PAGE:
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by John Bailey
Thursday, January 10, 2013
We live in a world of PBs where sportsmen of every discipline talk about personal bests. I’ve heard the term used in business and even by a novelist of my acquaintance. In fishing, I guess, the search for the PB which exercises so many of us found its root in angling after World War II.
The advent of the Richard Walker school and the belief that big fish could be caught by design rather than sorcery changed the whole way we looked at specimen hunting. As a result, PBs became a part of my life when I was around eight or so!
There was a period through the 90s when I staunchly stood out against weighing fish. I had a feeling then that pounds and ounces really weren’t the important issue in our sport. I thought they even detracted from the core values. I still believe that to an extent but I’ve married the belief with the ownership of scales that take me from a quarter of an ounce up to sixty-odd pounds! I think that will see me equipped for anything I’m likely to catch within the UK in 2013.
This whole piece, however, was inspired by a New Year’s Day email from a highly regarded friend of mine. It’s well known that I do a fair bit of guiding and Simon is absolutely one of my most beloved of clients. He’s around my age and a hugely successful city lawyer. He’s ferociously intelligent, constantly keeps me on my intellectual toes and every day with him is immensely rewarding. This is what he wrote.
“Hi John, happy New Year to you and I hope you had a good one.
“I’ve been playing with numbers and have had the simple New Year’s Resolution which is to catch two of the following three during 2013. A two pound roach, a six pound chub and/or a three pound perch. I think I know which are the most possible, I hesitate to say probable!
“The maths is that for the six species I actively target – barbel, chub, perch, pike, roach and tench – I’ve worked out that my PBs average 46.3pc of the current records. I would get to 50pc if I got the two targets. There are other ways of doing it but these are the most obvious and have the benefit of being lovely round numbers. And, of course, I would be thrilled to bits at catching any of them. So no pressure!”
Wow, as Simon says, no pressure then! I find it interesting that a guy of Simon’s standing should be so interested in the minutiae of figures to this extent, but I guess it makes sense. I suppose it reinforces every minute that Simon spends on the bankside. He’s extraordinarily busy so if every day away from work and family is made to count like this, it takes on an extra force and focus. I’d be very worried about this approach if it weren’t for several other important factors.
Vitally, Simon absolutely relishes the capture of any fish whatsoever. This is important. If he were to catch a one pound 14 ounce roach, for example, and be disappointed with it then that would make our days out unbearable and tarnish every roach session with likely disappointment. Simon also extracts every last ounce of pleasure from everything that is happening around him on any particular fishing day. He enjoys good company, good food and good wine after the day is done. He enjoys the scenery, the serenity and the wildlife around him. He thinks deeply about each and every session that he’s completed. He enjoys analyzing where he went wrong or what he did right.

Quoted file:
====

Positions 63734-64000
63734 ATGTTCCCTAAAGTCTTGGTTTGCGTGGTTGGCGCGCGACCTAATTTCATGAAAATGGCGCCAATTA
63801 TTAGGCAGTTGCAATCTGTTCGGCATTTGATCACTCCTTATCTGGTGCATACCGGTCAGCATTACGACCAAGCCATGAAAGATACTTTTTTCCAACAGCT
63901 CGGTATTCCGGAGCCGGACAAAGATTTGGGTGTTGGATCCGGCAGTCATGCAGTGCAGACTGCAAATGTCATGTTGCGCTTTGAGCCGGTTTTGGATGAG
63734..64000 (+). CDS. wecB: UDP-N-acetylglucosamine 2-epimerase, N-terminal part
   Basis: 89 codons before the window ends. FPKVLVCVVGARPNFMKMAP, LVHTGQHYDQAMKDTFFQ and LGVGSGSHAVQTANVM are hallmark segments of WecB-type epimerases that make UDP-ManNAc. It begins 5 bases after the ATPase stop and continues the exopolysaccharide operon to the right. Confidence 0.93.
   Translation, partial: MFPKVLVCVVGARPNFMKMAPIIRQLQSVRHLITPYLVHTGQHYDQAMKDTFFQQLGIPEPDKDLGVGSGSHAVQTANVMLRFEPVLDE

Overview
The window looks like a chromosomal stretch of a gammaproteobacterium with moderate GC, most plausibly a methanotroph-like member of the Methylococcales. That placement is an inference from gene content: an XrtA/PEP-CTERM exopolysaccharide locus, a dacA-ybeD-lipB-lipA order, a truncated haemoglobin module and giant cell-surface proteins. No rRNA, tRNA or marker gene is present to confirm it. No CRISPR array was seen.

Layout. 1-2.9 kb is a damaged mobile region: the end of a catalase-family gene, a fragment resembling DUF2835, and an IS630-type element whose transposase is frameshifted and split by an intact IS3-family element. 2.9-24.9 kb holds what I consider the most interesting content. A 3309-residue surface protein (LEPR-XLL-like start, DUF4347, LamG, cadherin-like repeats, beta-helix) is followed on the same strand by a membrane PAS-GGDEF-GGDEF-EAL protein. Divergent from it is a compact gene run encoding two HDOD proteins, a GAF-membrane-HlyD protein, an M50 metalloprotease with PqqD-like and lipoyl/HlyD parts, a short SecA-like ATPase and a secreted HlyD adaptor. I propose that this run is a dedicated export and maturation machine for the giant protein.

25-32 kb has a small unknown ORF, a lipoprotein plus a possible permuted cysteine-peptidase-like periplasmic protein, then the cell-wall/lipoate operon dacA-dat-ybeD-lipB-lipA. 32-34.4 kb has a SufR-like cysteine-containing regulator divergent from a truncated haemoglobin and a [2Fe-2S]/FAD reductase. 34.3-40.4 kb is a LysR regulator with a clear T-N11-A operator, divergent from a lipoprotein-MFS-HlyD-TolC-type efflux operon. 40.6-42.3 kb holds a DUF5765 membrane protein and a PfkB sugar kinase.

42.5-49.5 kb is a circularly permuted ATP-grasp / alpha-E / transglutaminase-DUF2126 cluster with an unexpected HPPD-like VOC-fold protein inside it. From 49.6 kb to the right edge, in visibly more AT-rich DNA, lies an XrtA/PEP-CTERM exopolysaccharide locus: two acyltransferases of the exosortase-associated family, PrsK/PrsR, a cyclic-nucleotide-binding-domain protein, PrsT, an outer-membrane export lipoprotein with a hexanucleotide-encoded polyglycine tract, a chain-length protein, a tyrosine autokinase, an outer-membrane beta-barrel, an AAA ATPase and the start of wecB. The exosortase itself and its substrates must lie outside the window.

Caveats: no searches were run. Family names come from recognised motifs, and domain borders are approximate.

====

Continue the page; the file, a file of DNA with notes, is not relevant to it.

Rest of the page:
Above all, he has an easy acceptance of what his fishing life throws at him and a nice sense of humour when the gods laugh in his direction. For example, in the spring of 2011, he was using his now infamous squid rig for tench at the Kingfisher Lake in Norfolk. Halfway through the morning, he hooked a fish which broke him leaving us all a little demoralized. There was no particular reason to think that the tench was a massive one, however, and a few guys even suggested the culprit might have been a jack pike captivated by the novelty of the rig...a mix of plastic maggots hanging from a central core of red foam. Squid rig? To me it looked more like a tarantula!
The next day, one of the carp syndicate boys hailed me as I passed. Simon’s rig was lying on the roof of his bivvy, retrieved from a fish he’d landed just an hour previously. The fish had really beaten him up it seemed. For a long while, my carping friend thought that he was into a 20 or even a 30 before he netted a tench of ten pounds four ounces. This fish would have comfortably beaten Simon’s PB.
On my return to Simon’s pitch I wrestled with what to tell him. However, I presented the returned squid rig with all honour due and told him the whole story. He was delighted!
He was just thrilled that he’d actually been in momentary contact with such a monster fish. It also reinforced his belief in his weirdly conceived hook bait, too. Nearly a win-win situation then.
So perhaps Simon does have the answer. He fishes very, very hard indeed for a well-defined objective. This gives his fishing a real edge, a way of upping the whole adrenaline surge if you like.
Yet, he retains his sense of balance, his perception of all the good things that happen during a day with a rod in hand. Perhaps there’s a lesson here for all of us in 2013. On the one hand we make every second of our fishing session count, yet we never lose sight of what being an angler is all about in the widest possible context.